How to deal with chronic stress?



Everybody experiences stress at one time or another. Sometimes we feel overwhelmed at work, frustrated by interpersonal problems, or helpless trying to keep up with the daily stresses of school, work, childcare, chores and finances. These types of temporary stress are not usually a problem for serious health issues. However, if stressors are persistent, it is possible to develop potentially dangerous forms of chronic stress. Many people experienced chronic stress during the COVID-19 epidemic. Chronic stress can harm the body and mind, especially chronic. Chronic stress can lead to decreased tolerance for emotional discomfort, difficulty regulating emotions, irritability, anxiety, depression, worsening concentration, outbursts or tearfulness, fatigue, increased blood pressure and more frequent illnesses, headaches and physical pain.


Stress does not necessarily mean that you are weak, incapable, or a failure. Stress is normal to a certain extent. Your body and mind are natural responses to threats. Your stress response system alerts you when something is affecting you. It allows us to notice, slow down and ask for help. If stress is recognized and addressed, it can be helpful. To better function and thrive, it is important to become more aware of how stress affects us.


Stress can be triggered by a variety of biological and environmental factors. It can be helpful to identify if our internal experiences and behaviours affect our stress levels. This will help us determine if we can do anything to reduce stress. Sleep can have a significant impact on our mood. The mood can impact our self-esteem. How we feel about ourselves can impact how we relate to others. How we relate to others affects our thoughts and emotions. How we think and feel about ourselves can impact how we care for ourselves. How we take care of ourselves can impact how we eat, sleep, or exercise. You can find ways to break the negative cycle. You can identify areas where you would benefit from paying more attention to your body and mind.


Stress can affect the mind and body. Therefore, it is important to address both sides of stress when you are trying to relieve chronic stress.

1. Mindfulness can be practised. It is the ability to set intentions, shift our attention to the present and not judge our experiences. Mindfulness has been proven to reduce stress and anxiety and improve emotion regulation. Include self-compassion scripts in your mindfulness practice.

2. Pay attention to your present and what you can control right now. If your mind starts to think about the worst possible scenarios, it is important to remember that the likelihood of something happening is more important than what might happen. Try to think more balanced thoughts, e.g. Things are hard at work right now. I finished the assignment on time and maintained good working relationships. Things are hard at work right now. “If I fail to complete these assignments, my job will be terminated.”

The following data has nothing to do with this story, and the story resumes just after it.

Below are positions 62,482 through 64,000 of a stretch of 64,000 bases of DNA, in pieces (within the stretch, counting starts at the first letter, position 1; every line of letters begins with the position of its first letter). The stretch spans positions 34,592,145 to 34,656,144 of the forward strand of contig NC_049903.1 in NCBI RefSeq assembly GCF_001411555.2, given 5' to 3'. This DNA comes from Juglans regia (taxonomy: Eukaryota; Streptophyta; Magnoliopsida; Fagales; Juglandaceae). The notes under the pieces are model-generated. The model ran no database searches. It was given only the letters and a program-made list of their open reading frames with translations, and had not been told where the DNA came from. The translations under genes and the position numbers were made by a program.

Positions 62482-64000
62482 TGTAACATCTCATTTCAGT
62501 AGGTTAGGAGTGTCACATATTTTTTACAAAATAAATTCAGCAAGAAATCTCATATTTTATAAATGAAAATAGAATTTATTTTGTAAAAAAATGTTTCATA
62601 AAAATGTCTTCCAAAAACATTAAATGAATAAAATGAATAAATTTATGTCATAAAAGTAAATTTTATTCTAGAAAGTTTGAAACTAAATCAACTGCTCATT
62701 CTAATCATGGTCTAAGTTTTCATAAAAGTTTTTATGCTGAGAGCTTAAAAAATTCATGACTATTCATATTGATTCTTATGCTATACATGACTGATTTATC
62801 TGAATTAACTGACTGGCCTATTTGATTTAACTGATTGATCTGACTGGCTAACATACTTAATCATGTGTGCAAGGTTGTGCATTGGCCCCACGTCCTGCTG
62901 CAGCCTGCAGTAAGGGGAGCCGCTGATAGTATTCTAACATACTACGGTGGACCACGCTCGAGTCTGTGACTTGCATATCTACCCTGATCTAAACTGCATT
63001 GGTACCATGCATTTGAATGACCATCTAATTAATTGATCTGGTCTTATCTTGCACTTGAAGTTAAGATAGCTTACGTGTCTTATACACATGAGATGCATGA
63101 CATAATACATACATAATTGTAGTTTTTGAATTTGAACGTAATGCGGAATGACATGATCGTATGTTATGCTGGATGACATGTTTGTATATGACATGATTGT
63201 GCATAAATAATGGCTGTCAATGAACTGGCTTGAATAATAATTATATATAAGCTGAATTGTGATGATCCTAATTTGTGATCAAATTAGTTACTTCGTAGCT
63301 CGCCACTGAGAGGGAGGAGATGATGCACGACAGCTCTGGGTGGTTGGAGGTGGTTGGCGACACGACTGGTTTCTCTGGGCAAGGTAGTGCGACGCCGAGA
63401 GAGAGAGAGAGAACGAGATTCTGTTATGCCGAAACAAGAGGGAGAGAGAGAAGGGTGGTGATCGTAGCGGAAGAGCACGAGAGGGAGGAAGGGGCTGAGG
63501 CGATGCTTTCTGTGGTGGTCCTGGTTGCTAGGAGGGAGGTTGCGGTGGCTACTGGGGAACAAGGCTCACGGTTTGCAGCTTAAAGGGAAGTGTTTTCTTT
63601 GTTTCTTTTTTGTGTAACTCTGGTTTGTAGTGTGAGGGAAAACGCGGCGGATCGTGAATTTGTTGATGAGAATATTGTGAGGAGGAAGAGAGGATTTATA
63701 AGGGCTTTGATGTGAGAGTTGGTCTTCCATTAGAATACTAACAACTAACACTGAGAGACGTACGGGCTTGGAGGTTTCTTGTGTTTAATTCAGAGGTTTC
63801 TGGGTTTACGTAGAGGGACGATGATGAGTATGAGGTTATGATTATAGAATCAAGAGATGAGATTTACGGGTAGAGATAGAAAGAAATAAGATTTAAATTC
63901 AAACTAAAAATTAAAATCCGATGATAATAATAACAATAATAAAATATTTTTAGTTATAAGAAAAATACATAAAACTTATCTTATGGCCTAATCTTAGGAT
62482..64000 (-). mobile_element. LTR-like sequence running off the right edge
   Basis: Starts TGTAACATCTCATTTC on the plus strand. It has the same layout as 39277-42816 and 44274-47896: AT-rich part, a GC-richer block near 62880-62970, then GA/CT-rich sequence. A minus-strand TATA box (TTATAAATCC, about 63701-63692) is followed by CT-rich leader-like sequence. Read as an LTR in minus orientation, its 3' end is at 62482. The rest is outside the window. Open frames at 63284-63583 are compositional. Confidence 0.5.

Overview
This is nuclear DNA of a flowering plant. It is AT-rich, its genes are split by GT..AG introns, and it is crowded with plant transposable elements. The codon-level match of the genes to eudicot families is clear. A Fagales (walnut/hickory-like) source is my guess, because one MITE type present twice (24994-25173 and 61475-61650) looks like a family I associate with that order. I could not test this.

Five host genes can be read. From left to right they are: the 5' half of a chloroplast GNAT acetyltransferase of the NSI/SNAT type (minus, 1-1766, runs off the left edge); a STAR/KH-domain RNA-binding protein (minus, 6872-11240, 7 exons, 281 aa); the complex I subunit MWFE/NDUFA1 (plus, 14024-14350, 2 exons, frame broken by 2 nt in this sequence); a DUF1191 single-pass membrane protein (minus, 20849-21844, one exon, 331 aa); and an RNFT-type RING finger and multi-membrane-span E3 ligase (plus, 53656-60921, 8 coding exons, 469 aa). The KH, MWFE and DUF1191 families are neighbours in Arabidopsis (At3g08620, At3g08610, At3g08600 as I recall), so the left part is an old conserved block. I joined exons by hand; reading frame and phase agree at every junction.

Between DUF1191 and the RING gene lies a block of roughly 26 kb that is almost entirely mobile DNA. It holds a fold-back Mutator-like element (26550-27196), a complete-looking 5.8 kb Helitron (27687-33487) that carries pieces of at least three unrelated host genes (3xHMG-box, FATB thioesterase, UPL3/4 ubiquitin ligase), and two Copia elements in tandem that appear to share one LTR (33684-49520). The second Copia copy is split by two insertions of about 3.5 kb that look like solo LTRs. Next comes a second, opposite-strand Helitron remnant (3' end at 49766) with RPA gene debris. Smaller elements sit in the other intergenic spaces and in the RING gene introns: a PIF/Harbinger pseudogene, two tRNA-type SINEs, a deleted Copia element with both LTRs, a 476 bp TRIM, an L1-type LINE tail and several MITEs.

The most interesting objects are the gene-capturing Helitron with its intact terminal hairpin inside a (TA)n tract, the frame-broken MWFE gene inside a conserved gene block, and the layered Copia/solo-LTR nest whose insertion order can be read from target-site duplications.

3. To reduce tension in the body, do a body scan, progressive muscles relaxation, yoga, massage or acupuncture to activate your parasympathetic nervous (relaxation system) system. To release stress hormones from the body and promote a better mood, engage in pleasant activities and exercises.

4. You should be focusing on sleeping. Make a relaxing routine to wind down before you go to bed. Warm up, shower, and then massage your soles with calming music. To reduce insomnia and nighttime stress, write down your worries a few hours before bed. Keep a consistent bedtime. Reduce the number of naps taken during the day.

5. Disconnect. Make a time in your day for electronic devices to be put away. Spend some time in nature during that time. Outdoors can improve our mood and make us more active in our environment.

6. Write down your daily routine. This can help you visualize your day. You can have a consistent routine from day to day or a specific one that focuses on tasks we need to complete each day. Be flexible with your daily routine, but keep to the timeframes. Include enjoyable activities into your daily schedule. A daily routine can create predictability in our lives. Predictability can reduce stress and anxiety, and it can help you feel in control and mastery.

7. Reduce tasks into manageable steps. This increases the chances of achieving what you set out to achieve. These small achievements can be celebrated as they move us closer to our ultimate goal.

It is crucial to continue these steps even when not feeling stressed. These steps can be used as a buffer to prevent stress from developing or reduce stress’s impact when it does occur.

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